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Growth effects of systemic versus inhaled steroids in chronic lung disease
  1. R M Nicholl,
  2. A Greenough,
  3. M King,
  4. P Cheeseman,
  5. H R Gamsu
  1. Children Nationwide Regional Neonatal Intensive Care Centre, King's College Hospital, London, UK
  1. Correspondence to:
    Dr R M Nicholl, Consultant Paediatrician, Northwick Park & St Mark's NHS Trust, Harrow HA1 3UJ, UK;


Aim: To compare the effects of inhaled and systemic steroids on growth in very low birthweight (VLBW) infants with chronic lung disease (CLD).

Methods: Sixteen babies with CLD randomly received inhaled budesonide (100 μg four times daily for 10 days via Aerochamber) or systemic steroids (dexamethasone 0.5 mg/kg/day, reducing over nine days). Linear growth (lower leg length, LLL) was measured by knemometry twice weekly.

Results: The gestational age, birth weight, postnatal age, and LLL velocity (LLLvel) were similar between the two groups at the start of treatment. At the end of the treatment period, LLLvel was reduced in the dexamethasone group (mean −0.01 mm/day) but had increased in the budesonide group (mean 0.48 mm/day). Mean weight gain was non-significantly lower in the dexamethasone group (5.8 g/kg/day) compared to the budesonide group (mean 12.7 g/kg/day).

Conclusion: Inhaled budesonide has less short term effects on growth than systemically administered dexamethasone.

  • chronic lung disease
  • steroids
  • knemometry
  • BMF, breast milk fortifier
  • CLD, chronic lung disease
  • LLL, lower leg length
  • LLLvel, LLL velocity
  • VLBW, very low birthweight
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The management of chronic lung disease (CLD) remains a major problem in neonatal intensive care. In many units, intubated babies with chronic oxygen dependency receive systemically administered dexamethasone. Meta-analysis of randomised trials has shown dexamethasone given systemically facilitates earlier extubation1; it does, however, have important side effects. These include short term adverse effects on linear growth, shown using the technique of neonatal knemometry.2 In an attempt to avoid such problems, corticosteroids are now also given by the inhaled route. The aim of this study was to assess whether administration by inhalation compared to systemically had less impact on short term growth of infants with CLD.



As part of a trial investigating the effects of fortification of breast milk on growth,3 52 very low birthweight (VLBW) infants had lower leg length (LLL) measurements using a neonatal knemometer twice weekly from birth to discharge over a 14 month period. Sixteen of the 52 infants (table 1) were entered into an unrelated randomised trial comparing the effects of inhaled and systemic steroids on lung function.4 Both studies were approved by the Research Ethics Committee of the King's College Hospital National Health Service Trust and written informed parental consent was obtained.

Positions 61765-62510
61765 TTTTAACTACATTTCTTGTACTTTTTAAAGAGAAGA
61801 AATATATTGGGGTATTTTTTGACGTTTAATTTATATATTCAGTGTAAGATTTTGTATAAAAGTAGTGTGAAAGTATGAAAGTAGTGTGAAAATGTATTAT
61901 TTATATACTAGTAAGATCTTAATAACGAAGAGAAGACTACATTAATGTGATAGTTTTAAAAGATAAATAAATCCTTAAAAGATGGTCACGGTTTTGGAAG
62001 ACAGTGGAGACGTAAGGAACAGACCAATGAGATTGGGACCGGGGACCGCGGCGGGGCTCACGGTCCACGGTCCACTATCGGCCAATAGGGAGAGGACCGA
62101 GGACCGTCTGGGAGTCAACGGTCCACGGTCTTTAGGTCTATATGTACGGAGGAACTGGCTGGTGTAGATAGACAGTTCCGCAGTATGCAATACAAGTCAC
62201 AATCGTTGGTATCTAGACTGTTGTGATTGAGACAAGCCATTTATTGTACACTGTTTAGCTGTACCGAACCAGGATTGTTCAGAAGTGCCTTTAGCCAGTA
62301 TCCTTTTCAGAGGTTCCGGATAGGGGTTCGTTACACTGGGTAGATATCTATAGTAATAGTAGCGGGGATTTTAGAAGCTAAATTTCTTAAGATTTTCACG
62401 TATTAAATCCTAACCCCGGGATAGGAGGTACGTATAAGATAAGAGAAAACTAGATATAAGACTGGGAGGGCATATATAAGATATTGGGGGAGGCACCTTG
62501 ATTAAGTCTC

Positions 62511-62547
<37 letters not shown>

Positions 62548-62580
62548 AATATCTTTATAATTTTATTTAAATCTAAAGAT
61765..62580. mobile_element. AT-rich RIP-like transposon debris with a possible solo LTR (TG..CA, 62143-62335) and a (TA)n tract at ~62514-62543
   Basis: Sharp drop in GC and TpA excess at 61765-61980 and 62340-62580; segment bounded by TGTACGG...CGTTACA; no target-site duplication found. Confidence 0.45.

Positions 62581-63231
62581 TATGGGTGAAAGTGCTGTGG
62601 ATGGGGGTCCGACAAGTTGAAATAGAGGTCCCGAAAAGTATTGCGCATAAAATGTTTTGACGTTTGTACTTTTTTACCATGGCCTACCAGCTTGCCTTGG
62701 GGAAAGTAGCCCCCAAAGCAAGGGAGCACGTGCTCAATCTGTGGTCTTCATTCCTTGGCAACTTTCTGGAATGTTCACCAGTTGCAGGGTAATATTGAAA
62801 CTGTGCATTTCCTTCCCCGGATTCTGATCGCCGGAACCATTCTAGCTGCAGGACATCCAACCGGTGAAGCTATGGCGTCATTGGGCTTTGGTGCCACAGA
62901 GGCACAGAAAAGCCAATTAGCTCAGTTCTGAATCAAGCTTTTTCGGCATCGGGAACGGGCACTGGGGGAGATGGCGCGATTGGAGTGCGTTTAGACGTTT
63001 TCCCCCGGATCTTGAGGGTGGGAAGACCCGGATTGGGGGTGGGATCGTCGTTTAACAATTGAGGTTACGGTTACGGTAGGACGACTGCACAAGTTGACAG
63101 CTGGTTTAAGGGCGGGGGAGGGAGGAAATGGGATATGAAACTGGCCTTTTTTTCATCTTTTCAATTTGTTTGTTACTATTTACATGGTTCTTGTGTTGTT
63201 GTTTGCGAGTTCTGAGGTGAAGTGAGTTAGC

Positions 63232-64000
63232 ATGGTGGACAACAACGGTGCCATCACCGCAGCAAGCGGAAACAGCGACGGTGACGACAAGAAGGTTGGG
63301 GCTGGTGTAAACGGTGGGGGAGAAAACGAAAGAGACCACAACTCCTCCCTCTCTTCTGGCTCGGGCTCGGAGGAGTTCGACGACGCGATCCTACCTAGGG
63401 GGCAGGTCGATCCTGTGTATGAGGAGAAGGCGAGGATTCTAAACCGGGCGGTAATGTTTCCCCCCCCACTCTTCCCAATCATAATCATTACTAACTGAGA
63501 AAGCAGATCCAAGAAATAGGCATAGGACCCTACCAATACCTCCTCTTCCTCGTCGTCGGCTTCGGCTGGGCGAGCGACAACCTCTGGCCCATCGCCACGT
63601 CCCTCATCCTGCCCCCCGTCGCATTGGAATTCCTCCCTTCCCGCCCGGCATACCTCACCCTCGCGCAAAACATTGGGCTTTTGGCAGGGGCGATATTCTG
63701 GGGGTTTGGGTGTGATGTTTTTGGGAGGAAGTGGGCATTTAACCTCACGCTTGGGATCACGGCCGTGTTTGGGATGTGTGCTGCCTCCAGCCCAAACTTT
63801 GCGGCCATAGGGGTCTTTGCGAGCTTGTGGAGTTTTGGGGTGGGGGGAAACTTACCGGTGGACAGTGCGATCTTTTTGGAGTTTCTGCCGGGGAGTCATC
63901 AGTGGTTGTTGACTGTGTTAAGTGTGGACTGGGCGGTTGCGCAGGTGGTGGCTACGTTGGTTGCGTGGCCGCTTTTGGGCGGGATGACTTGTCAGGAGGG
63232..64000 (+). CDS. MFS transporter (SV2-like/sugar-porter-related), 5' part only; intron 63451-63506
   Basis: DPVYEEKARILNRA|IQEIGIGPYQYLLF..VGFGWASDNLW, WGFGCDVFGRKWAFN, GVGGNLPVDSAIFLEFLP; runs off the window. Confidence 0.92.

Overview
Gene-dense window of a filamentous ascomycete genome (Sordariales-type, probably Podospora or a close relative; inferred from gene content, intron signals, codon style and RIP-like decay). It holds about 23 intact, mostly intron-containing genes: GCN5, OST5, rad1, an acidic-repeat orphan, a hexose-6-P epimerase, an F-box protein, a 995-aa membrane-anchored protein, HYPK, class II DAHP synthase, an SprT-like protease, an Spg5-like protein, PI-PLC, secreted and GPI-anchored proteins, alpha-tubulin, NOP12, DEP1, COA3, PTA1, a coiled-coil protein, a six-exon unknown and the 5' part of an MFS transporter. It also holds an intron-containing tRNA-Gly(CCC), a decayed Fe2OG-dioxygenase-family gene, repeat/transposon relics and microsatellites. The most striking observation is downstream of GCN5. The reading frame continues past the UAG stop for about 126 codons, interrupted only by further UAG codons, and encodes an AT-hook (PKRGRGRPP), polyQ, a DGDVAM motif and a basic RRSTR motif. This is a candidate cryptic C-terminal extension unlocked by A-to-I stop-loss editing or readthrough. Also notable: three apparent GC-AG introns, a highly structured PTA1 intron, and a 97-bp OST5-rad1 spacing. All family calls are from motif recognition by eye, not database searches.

Table 1

Patient demographics


Infants were eligible for entry into the steroid trial if they were born at less than 32 weeks of gestation, ventilator dependent for at least five days, or oxygen dependent for at least 14 days, and either were failing to improve or deteriorating on the ventilator. Infants were randomised to receive either dexamethasone (0.5 mg/kg/day for three days; 0.3 mg/kg/day for three days; followed by 0.1 mg/kg/day for four days) or inhaled budesonide (100 μg four times daily for 10 days) via an Aerochamber, into the ventilator circuit of those who were ventilator dependent.5 During the study period—the 10 days of steroid administration—the infants' LLLs were measured twice weekly. LLL was measured using a hand held neonatal knemometer (FORCE Institute, Copenhagen, Denmark).6 Three measurements were made and the results discarded, to allow for soft tissue compression. Five consecutive measurements were then taken and the average reading recorded. One investigator (RMN) made all the measurements. The standard deviation of the mean of the five readings was less than 0.8 mm for each measurement in all babies. LLL velocity (LLLvel, mm/day) was calculated as the change in LLL (mm), divided by the number of days between measurements, after the infant's discharge in order to avoid bias. The infants were weighed at least twice weekly using electronic scales. The weight gains from birth to study entry and during the study period were calculated for each infant retrospectively after discharge. The nurses recorded hourly all enteral and intravenous fluid intake. From those records the energy intakes for the 10 days prior to and during the study period were calculated retrospectively for each infant. Each infant's inspired oxygen requirement at the beginning and the end of the study was recorded.